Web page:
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School Hosts Annual Teaching Excellence Day

Residents, faculty, and preceptors learn skills needed for effective presentations, teaching, and information sharing

By Dana Joyce
August 12, 2013

On July 25, 80 faculty, preceptors, and residents assembled at the University of Maryland School of Pharmacy (SOP) for the School’s annual Teaching Excellence Day, a continuing education course focused on developing and enhancing educators’ skills and techniques with both students and patients. Organized by Mary Lynn McPherson, PharmD, a professor of pharmacy practice and science (PPS) and the department’s vice chair of academic affairs, the event introduced participants to new educational technologies, provided instruction on student advising, and offered tips on incorporating student pharmacists into their practice settings.

The day began with welcome remarks from Natalie D. Eddington, PhD, FAAPS, FCP, dean and professor of the School, who emphasized that the course is intended to provide skills and a foundation for the attendees’ careers as teachers in the classroom, lab, clinic, and anywhere else they might practice. Though the room was filled with new educators, many of the School’s longstanding faculty members participate in the event each year to continually enhance and grow their teaching skills and abilities.

“I’m always looking for ideas to keep teaching in the classroom fresh and exciting. In the past, I have taken away some good ideas to incorporate active learning in the classroom and to better engage students in their learning experience,” says James Trovato, PharmD, an associate professor in PPS.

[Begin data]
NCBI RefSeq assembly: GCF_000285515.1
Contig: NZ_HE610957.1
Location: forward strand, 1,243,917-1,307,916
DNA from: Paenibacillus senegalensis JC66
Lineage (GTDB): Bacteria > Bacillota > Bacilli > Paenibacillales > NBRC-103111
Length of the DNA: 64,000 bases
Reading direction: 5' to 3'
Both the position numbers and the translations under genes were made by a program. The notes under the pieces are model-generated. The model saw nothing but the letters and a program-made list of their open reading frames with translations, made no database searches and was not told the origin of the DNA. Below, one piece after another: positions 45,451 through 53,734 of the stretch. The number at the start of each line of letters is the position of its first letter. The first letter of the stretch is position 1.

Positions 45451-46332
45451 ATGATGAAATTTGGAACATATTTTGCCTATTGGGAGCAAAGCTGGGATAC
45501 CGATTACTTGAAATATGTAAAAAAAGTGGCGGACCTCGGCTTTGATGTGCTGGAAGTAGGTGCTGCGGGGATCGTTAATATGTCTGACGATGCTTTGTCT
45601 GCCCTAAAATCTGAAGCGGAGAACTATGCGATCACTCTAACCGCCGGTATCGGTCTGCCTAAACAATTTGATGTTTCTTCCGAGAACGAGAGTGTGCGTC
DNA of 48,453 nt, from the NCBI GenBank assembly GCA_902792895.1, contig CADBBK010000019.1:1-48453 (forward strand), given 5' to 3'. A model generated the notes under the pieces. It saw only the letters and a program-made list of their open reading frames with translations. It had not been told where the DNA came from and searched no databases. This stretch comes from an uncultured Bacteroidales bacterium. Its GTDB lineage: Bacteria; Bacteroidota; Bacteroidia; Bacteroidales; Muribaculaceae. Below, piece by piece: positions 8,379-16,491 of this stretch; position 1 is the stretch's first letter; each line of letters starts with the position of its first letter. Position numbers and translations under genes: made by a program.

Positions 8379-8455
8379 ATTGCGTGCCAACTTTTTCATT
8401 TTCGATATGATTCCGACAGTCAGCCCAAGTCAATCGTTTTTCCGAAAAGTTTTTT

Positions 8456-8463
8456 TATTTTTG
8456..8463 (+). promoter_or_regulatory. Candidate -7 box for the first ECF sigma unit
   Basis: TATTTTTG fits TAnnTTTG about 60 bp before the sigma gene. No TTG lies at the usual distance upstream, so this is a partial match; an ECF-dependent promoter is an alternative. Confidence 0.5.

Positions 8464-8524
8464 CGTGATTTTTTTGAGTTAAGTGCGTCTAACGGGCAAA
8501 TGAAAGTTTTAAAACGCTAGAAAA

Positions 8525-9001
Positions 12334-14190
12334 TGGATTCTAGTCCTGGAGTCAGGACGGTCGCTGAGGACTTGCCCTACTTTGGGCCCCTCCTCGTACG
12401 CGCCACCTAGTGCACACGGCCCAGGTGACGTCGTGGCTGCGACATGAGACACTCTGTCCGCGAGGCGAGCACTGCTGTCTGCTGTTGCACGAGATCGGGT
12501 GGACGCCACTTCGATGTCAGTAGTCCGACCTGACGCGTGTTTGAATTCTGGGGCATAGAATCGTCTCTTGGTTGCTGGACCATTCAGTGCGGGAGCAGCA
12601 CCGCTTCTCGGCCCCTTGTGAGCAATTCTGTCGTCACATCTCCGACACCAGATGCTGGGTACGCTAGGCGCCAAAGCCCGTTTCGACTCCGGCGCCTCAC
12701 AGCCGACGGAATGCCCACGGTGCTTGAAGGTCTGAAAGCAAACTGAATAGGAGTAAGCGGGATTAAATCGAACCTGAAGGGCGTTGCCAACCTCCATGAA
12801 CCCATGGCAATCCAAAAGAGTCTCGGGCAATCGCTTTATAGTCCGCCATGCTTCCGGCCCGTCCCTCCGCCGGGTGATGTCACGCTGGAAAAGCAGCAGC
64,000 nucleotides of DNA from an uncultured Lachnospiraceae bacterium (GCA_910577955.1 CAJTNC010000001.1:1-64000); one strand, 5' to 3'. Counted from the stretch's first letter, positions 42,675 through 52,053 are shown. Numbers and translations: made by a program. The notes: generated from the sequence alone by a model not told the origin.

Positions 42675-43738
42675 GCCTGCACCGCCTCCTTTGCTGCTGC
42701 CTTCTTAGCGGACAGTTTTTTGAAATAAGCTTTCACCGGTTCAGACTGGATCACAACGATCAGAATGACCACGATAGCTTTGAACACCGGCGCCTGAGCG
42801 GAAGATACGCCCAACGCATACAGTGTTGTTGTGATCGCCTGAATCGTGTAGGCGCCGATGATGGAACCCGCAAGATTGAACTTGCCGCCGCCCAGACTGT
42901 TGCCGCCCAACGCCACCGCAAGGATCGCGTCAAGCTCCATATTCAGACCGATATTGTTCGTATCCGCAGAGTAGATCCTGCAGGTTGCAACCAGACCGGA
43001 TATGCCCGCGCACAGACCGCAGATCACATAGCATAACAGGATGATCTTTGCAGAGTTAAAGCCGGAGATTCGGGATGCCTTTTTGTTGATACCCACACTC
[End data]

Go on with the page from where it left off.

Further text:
Advancements in interactive technology were a major focus of this year’s event. George Anagnostou, a senior instructional technology specialist at the School, presented several technologies that can increase student engagement, such as real-time audience response surveys and interactive quizzes in Blackboard, an online learning management system that allows faculty to post resources for students, manage online courses, and utilize discussion and assessment tools to enhance teaching and learning.

“I plan on including audience response systems throughout many of my lectures, as these allow students to see, hear, and most importantly, apply information learned in the classroom,” said Sam Houmes, PharmD, a first year community pharmacy resident practicing at Professional Pharmacy.

Cherokee Layson-Wolf, PharmD, the School’s associate dean for student affairs and an associate professor in PPS, and Tim Rocafort, PharmD, an assistant professor in PPS, demonstrated several smart phone applications, or “apps”, that can engage students and help patients manage their medications.

“Using apps has enhanced my daily patient care interactions by enabling patients to play a more active role in the management of their medical conditions,” says Rocafort.

McPherson started Teaching Excellence Day more than 10 years ago. “Just being an expert in your field doesn’t mean you are necessarily an effective teacher. I want the residents, our faculty, and preceptors to catch the passion as well, and understand that how you design educational experiences is as, or more important, than what you teach,” she said. “We are learning more and more about the importance of active learning, and the role of social media in learning. Educators today need to meet students where ‘they’ are.”

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